McAuliffe called the pipeline, which would cross Virginia as it runs from West Virginia to North Carolina, a “game changer for manufacturing,” according to the News Leader.
Duke Energy and Piedmont Natural Gas announced on Tuesday morning that they selected Dominion to build and operate the Atlantic Coast Pipeline. The companies said they would like to have final approval for the project by the summer of 2016.
“We’re talking jobs, economic development and it’s good for the environment,” McAuliffe said,according to The Washington Post’s coverage of the event announcing the agreement. “In addition this will allow Dominion who has coal plants that are 50, 60 years old, which they plan on shutting down — this a lot less emissions. So what we’re doing today is great for the environment.”
Duke Energy CEO Lynn Good also touted it as an environmental boon in an interview with The Associated Press, arguing that the pipeline is part of the company’s transition away from coal.
“We’ve retired half of our coal fleet for the last 5 years, and certainly that will continue,” said Good. “We see natural gas as an important part of the electricity generation mix for many decades to come.”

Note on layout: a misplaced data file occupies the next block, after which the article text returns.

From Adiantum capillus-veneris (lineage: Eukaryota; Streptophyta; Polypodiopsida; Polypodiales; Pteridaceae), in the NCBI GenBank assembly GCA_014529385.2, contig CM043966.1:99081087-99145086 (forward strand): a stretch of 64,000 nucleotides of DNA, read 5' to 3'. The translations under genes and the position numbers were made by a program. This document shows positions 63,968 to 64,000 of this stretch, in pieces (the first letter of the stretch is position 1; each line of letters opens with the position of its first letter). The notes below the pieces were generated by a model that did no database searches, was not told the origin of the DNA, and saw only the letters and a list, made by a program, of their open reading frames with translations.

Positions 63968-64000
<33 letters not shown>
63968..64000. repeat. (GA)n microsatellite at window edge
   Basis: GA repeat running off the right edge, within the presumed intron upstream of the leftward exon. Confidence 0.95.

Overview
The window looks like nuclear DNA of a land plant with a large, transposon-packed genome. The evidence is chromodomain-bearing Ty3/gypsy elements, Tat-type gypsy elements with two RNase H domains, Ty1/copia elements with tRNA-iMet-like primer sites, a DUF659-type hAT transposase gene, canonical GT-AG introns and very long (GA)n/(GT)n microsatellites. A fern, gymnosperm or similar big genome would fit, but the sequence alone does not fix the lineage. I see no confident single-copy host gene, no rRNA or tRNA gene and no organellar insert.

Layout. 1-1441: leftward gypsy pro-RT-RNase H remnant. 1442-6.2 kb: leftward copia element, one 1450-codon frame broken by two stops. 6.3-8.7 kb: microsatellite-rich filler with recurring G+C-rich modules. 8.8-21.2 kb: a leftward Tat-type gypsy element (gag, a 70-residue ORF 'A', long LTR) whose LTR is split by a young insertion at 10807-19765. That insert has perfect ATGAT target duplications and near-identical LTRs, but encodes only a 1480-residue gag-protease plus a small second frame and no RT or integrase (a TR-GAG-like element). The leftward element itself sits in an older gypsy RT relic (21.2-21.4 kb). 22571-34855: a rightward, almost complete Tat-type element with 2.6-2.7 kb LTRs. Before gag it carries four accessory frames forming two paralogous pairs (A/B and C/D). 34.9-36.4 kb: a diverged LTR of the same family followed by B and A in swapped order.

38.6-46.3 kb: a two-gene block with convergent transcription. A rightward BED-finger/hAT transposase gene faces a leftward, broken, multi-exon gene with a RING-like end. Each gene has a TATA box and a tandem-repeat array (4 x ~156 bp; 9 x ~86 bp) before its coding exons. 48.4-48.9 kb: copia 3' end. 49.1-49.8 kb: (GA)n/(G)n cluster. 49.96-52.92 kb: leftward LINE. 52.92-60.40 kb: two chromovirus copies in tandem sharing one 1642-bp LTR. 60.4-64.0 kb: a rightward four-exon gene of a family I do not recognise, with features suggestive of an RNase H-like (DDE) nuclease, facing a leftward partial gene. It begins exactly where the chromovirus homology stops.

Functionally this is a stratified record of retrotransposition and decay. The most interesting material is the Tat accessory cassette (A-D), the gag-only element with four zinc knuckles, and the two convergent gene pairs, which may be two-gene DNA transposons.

Environmental groups criticized the pipeline and McAuliffe’s support for the project. Nancy Sorrells, co-chairwoman of the Augusta County Alliance, which opposes the pipeline, called the move “disappointing” in an interview with The Huffington Post.
“This is really just an ill-advised pipeline proposal for so many reasons. I can’t find a reason why it’s a good thing,” she said. Forty-three miles of the pipeline would cross Augusta County, and Sorrells said that between 400 and 500 county residents have come out to speak against the pipeline at recent meetings.
The Southern Environmental Law Center noted that the pipeline would pass through the George Washington National Forest, the Allegheny and Blue Ridge mountains, and the Shenandoah Valley. “It crosses prime recreational and biological and recreational areas in the national forest, including much of the best remaining wild landscape in Virginia,” said SELC senior attorney Greg Buppert, arguing that it raises “serious questions about whether it can be built without significant damage to pristine forests and rivers.” It would also cross the Appalachian Trail.
SELC also noted that McAuliffe has previously expressed concern about other natural gas projects in the state. The governor sent a letter to U.S. Secretary of Agriculture Tom Vilsack earlier this year in which he opposed gas drilling in the George Washington National Forest, citing concerns about the effects of hydraulic fracturing on public water supplies, fish and wildlife habitat, and recreation in the region.